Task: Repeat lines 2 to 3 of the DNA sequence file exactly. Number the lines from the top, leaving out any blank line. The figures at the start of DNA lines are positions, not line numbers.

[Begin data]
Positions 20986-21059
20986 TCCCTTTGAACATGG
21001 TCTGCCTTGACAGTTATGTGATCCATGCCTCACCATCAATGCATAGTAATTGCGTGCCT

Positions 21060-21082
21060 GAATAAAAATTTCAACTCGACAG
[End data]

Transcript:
20986 TCCCTTTGAACATGG
21001 TCTGCCTTGACAGTTATGTGATCCATGCCTCACCATCAATGCATAGTAATTGCGTGCCT